Amazing Engineering – North Sea Protection Works

Amazing Engineering is an introduction to the Seven Wonders of the Modern World, a list of modern engineering marvels compiled by the American Society of Engineers (ASCE):

In the first installment, we learned a little bit about the Golden Gate Bridge in San Francisco, California. In part two, we travel out of the United States to northwestern Europe to learn about the Netherlands North Sea Protection Works.

Overstroming_Schellingwoude_1916ASCE describes the North Sea Protection Works as a “vast and complex system of dams, floodgates, storm surge barriers and other engineered works [which] literally sllows the Netherlands to exist.”

A large portion of the Netherlands lies below sea level, which put many generations of the Dutch people in a precarious position. The normal tidal rise and fall of the North Sea was overwhelming for much of the country, and severe storms would cause heavy flooding and damage throughout the coastal region.

Plans for a large-scale dam and dike project emerged in the 17th century, but technology at the time was not advanced enough to start the project. It was not until the early 1900s, when a combination of technological advancements, wartime necessities, and natural disaster prompted the start of the Zuiderzee Works project.

The Zuiderzee was originally a shallow 15 ft. deep bay of the North Sea. Many lives were at risk when strong storms hit the area because important dikes would often fail. Cornelis Lely, a Dutch civil engineer, saw that the area needed man-made assistance. In 1891, he developed a plan that, through construction, would essentially transform the Zuiderzee in to a large lake.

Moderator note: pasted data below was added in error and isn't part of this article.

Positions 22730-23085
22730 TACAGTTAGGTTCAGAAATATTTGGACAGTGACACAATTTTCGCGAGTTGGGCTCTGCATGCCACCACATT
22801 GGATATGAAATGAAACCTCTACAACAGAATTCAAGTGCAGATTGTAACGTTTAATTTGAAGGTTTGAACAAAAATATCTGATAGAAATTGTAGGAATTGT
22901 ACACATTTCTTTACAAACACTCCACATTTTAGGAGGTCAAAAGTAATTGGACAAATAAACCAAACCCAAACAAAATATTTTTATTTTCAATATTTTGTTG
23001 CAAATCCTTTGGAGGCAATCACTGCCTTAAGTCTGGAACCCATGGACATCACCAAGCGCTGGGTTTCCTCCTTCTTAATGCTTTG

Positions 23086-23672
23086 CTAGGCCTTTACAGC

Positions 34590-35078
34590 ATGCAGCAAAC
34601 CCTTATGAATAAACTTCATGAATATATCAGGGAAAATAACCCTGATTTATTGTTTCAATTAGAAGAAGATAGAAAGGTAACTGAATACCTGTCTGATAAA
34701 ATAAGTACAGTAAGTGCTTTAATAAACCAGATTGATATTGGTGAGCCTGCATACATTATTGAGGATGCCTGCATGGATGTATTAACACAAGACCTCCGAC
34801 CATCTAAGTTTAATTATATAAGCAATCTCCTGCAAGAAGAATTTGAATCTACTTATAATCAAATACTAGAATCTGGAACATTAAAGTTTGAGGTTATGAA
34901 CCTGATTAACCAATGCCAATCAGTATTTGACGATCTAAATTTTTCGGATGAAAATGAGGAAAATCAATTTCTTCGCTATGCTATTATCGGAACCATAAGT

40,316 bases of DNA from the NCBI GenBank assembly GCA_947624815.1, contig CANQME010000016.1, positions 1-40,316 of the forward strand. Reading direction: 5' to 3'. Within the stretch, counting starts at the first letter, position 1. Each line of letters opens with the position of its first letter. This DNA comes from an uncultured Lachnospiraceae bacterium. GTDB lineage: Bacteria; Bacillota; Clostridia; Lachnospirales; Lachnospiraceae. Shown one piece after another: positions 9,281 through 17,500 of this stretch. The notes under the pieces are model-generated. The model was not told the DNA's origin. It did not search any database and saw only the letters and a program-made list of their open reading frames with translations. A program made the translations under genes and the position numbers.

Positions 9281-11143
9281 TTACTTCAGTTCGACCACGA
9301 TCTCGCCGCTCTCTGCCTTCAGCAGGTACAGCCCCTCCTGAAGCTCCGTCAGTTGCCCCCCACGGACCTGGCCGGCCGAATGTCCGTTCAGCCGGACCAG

Zuiderzeewerken_-_Lely_planLely’s plans were met with opposition from the government and local citizens who would be affected by the project and the plan was put on hold.

In 1913, Lely became Minister of Transport and Public Works and used his position as an attempt to gain support for his plan. In 1916, a severe winter storm hit the area. Flooding claimed many lives and caused a great deal of damage. This reminder of the necessity of greater protection from the North Sea, along with the knowledge that the project would create more land for agricultural production, prompted the government to take the Zuiderzee project seriously. In 1933, the initial phase of the project was completed and considered a success:

“The finished dam contains sluices for draining excess water and locks for maintaining shipping … After the damming came the draining. In all, more than a half million acres of polders, or reclaimed farmland, emerged from the bottom of the former Zuider Zee.”

In 1953, a terrible storm slammed in to the Netherlands. Although there was heavy damage in some places, the Zuiderzee enclosure proved its worth and held against the storm. However, the southwestern area of the country was not as fortunate. More than 1,800 people lost their lives and more than 10,000 houses and buildings were destroyed. This terrible event prompted the government to move forward with a second part of the project, The Delta Works, as quickly as possible.

The Delta Works project is a series of construction projects in the southwest area of the Netherlands. Dams, sluices, locks, dikes, levees, and storm surge barriers were built.

Afsluitdijk_-_croppedIn the end, the projects took almost 100 years to complete, with construction finishing in August 2010. ASCE describes the project as a work that “exemplifies humanity’s ability to exist side-by-side with the forces of nature.” Maintenance and reinforcement work will be ongoing over time to maintain the structures. Engineers also expect future construction to make the dike higher and wider due to climate change and rising sea levels.

There is much information available about the intricacies of the North Sea Protection Project. To learn more about this engineering marvel, we recommend checking out the following sites:

Zuiderzee Works – Wikipedia

Delta Works – Wikipedia

Netherlands North Sea Protection Works | Wonder of World

North Sea Protection Works – List of Wonders

Modern World Wonders – The North Sea Protection Works – Socialphy

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